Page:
November 21, 2018

Do you have too much of your net worth tied up in your family C corporation? Consider bailing out some or all of that hard-earned wealth with a stock redemption. Here’s an explanation of why the federal income tax results for stock redemptions are far better today than in the past when much higher tax rates applied to dividend income.

A redemption occurs when you sell back some or all of your shares to the corporation. In other words, you get cash from the family corporation in exchange for turning in some or all of your stock.

The general rule for a stock redemption payment received by a C corporation shareholder is the payment is treated as a taxable dividend to the extent of the corporation’s earnings and profits (similar to the financial accounting concept of retained earnings). However, the Tax Code provides exceptions to this general rule. If one of the exceptions applies, your redemption payment is treated as proceeds from selling the redeemed shares.

Dividend Versus Stock Sale Treatment. The tax rates on long-term capital gains and dividends remain 15% for most individuals. However, the maximum rate for higher-income folks increases to 20% (up from 15%). This change only affects singles with taxable income above $425,800, married joint-filing couples with income above $479,000, heads of households with income above $452,400 and married individuals who file separate returns with income above $239,500.

Short-term capital gains are taxed at your ordinary income tax rate of 10, 12, 22, 24, 32, 35 or 37%. This applies to investments held for one year or less.

In your case, the tax-law distinction between dividend treatment and stock sale treatment may or may not be important. Why? When dividend treatment applies, you generally receive no offset for your basis in the redeemed shares. In other words, the entire redemption payment counts as taxable income.

In contrast, when stock sale treatment applies, you generally recognize a long-term capital gain equal to the excess of the redemption payment over the tax basis of the redeemed shares. So only part of the redemption payment is taxable.

Another benefit: You can offset capital gain from a stock sale with capital losses from other sources. However, you can only offset up to $3,000 of dividend income with capital losses ($1,500 if you are married and file separately).

Bottom Line: When you have significant basis in your family C corporation stock or significant capital losses, you want to structure your redemption transaction as a stock sale — if possible.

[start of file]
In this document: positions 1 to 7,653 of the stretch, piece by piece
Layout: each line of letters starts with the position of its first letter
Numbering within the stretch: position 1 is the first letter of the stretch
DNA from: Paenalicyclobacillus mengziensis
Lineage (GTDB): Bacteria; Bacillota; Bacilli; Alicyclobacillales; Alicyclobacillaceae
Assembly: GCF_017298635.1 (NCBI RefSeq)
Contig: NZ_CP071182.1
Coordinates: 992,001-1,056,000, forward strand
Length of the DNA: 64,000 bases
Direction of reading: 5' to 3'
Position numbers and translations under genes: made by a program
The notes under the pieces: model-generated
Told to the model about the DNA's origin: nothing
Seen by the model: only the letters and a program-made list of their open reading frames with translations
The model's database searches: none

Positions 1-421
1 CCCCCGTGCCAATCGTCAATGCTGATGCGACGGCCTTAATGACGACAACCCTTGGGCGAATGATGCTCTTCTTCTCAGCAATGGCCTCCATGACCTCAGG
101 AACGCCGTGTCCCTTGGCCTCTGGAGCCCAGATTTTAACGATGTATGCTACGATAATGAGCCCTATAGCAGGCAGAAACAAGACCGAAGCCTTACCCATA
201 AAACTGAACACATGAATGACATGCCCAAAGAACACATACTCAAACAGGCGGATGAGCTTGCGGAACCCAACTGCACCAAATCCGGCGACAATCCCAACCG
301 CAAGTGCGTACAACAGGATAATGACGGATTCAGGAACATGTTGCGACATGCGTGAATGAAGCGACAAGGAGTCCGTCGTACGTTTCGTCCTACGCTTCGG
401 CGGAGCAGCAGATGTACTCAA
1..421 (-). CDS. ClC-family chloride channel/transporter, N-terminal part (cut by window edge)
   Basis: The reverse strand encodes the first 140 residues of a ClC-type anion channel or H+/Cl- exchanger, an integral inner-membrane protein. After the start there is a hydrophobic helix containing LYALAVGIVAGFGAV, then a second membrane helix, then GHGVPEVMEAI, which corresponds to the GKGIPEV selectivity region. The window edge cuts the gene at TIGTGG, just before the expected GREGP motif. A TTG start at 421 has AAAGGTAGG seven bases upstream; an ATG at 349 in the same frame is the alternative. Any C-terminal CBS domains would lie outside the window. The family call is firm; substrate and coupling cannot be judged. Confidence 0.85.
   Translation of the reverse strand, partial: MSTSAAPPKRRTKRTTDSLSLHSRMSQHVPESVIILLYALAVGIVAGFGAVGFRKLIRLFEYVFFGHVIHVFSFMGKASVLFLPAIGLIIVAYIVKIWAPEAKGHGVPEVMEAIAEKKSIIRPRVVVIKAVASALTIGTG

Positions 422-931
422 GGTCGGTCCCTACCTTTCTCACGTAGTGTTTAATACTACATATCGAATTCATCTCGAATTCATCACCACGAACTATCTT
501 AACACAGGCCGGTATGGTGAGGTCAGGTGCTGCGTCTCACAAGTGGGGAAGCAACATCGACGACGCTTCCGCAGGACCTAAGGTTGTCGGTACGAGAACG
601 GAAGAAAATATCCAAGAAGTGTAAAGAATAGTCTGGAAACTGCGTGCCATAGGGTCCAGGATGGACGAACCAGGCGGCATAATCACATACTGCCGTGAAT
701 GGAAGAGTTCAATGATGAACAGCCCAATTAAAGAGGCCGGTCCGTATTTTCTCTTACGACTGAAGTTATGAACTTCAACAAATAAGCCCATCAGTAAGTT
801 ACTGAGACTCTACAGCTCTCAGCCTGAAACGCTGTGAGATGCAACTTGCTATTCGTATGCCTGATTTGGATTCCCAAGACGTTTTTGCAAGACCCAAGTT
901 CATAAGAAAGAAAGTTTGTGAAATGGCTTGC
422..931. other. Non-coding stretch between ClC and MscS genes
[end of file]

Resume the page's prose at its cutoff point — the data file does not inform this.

Generally, the easiest way to ensure stock sale treatment is to sell all of your stock back to the corporation in a complete redemption. For a complete redemption to qualify as a stock sale, you cannot constructively own any shares after the redemption. Unfortunately, a provision in the Tax Code (Section 318) stipulates that any stock owned by your spouse, parents, children or grandchildren is constructively owned by you (for tax purposes only). You may also constructively own stock held by certain related entities in which you have an ownership interest, such as a corporation or partnership.

Here’s a potential snag: If you constructively own any shares after the redemption, your redemption payment will be treated as a dividend to the extent of the corporation’s earnings and profits. Stock sale treatment is generally more advantageous. However, that’s not allowed when you are considered to constructively own stock held by members of your family or certain related entities such as corporations or partnerships in which you own an interest. This is a problem!

Fortunately, there may be a way to save the day. You can include a special statement with your federal income tax return for the year your complete redemption takes place. This allows you to ignore any constructive stock ownership due to ownership by family members. In turn, that means you can treat your complete redemption transaction as a stock sale and thereby reap much better tax results. This assumes you have no other constructive ownership of stock, such as via a related corporation or partnership. (Source: Treasury Regulation 1.302-4)

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